The Arkansas Safe Routes to School Curriculum was developed by the state's Highway and Transportation Department. It is intended to address the needs of students who live too far away to walk to school daily. The Curriculum identifies opportunities for students to acquire physical activity, such as during recess, lunch breaks, and physical education classes. The Curriculum also integrates many of the competencies included in the Arkansas State Frameworks.
They’re there for us in the heat and the cold, in the rain and the snow. There’s even a National Crossing Guard Appreciation Day. The presence of a crossing guard can be the key deciding factor for a parent to allow their child to walk or bike to school. But as budgets get tight, school crossing guard programs can feel the strain. Learn from programs in two states that are tackling these challenges.
This webinar features two schools and a basket of ideas. One program shares its secrets for keeping its seven year old bike promotion program fresh and sustained, including event themes and bicycling field trips. The second presentation talks about how they are engaging 6th grade students in teaching bike safety and the key partners that have catapulted excitement for bicycling to new heights.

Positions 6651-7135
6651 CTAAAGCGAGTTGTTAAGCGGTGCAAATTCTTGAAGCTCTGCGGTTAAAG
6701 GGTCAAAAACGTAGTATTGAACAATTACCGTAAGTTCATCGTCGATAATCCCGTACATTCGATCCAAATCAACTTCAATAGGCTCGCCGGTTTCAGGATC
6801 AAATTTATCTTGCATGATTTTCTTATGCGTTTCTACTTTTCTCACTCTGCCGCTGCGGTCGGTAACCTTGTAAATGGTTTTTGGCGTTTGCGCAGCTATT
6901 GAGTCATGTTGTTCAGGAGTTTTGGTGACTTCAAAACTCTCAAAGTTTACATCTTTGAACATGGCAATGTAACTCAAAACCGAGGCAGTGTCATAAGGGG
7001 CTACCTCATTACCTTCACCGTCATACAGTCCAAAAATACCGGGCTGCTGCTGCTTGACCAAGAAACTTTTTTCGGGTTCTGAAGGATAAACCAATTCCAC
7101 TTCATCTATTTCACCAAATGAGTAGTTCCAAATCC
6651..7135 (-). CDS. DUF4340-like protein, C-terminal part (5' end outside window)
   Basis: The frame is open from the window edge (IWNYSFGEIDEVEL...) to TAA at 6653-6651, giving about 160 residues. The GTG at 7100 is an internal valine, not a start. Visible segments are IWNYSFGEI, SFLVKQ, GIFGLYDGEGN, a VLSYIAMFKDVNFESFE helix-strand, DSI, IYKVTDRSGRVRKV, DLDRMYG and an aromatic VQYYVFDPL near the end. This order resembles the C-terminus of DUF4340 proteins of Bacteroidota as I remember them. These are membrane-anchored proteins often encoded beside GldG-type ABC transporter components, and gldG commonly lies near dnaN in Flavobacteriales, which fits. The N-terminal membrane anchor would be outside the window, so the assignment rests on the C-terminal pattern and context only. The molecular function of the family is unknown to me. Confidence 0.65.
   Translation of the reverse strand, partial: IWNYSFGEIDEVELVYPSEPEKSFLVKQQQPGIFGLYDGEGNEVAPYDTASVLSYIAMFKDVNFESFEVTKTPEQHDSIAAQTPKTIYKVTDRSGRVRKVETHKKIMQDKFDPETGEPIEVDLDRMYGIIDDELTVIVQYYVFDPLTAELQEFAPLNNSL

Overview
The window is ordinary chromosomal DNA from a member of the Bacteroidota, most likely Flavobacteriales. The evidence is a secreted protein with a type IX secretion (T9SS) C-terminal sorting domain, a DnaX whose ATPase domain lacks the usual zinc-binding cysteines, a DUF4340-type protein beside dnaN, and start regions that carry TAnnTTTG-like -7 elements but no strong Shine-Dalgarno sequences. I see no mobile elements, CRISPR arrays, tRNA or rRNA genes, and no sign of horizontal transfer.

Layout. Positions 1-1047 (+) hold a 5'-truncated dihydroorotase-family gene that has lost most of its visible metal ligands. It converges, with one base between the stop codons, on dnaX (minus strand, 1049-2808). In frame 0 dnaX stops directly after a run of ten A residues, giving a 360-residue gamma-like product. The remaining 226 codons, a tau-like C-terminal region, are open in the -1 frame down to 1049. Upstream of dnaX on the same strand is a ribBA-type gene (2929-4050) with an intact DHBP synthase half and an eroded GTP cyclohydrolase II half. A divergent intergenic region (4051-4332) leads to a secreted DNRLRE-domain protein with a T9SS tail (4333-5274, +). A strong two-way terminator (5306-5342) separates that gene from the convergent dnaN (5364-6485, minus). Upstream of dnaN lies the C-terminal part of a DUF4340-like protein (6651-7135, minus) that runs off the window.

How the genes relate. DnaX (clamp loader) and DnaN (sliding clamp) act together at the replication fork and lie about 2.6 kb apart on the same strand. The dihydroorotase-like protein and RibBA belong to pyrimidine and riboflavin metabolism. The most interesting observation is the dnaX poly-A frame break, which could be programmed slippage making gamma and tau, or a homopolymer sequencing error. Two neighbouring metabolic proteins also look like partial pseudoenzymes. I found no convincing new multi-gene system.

Ebenezer Avenue Elementary School is unique within the Rock Hill School District as the only elementary school to include sixth grade. When the principal and SRTS Team assembled in 2012 to discuss how to increase the number of students walking to school, they went straight to the source by engaging the sixth grade students.
Soon after the establishment of the Federal SRTS Program in 2006, the National Center for Safe Routes to School launched a data collection system to support local program planning and evaluation and to monitor student commute patterns nationwide. Seven years after the start of the Federal program, the National Center analyzed more than 525,000 parent surveys from nearly 4,700 schools to look for changes in travel patterns and parent perceptions about walking to school.
In August, the National Center for Safe Routes to School enhanced the data collection system for student travel tallies and parent surveys.
This webinar will highlight the updated, more intuitive navigation for existing functions, such as adding schools to the system, creating travel tallies and parent surveys, running the summary and comparison reports, and requesting and granting permission access to a school.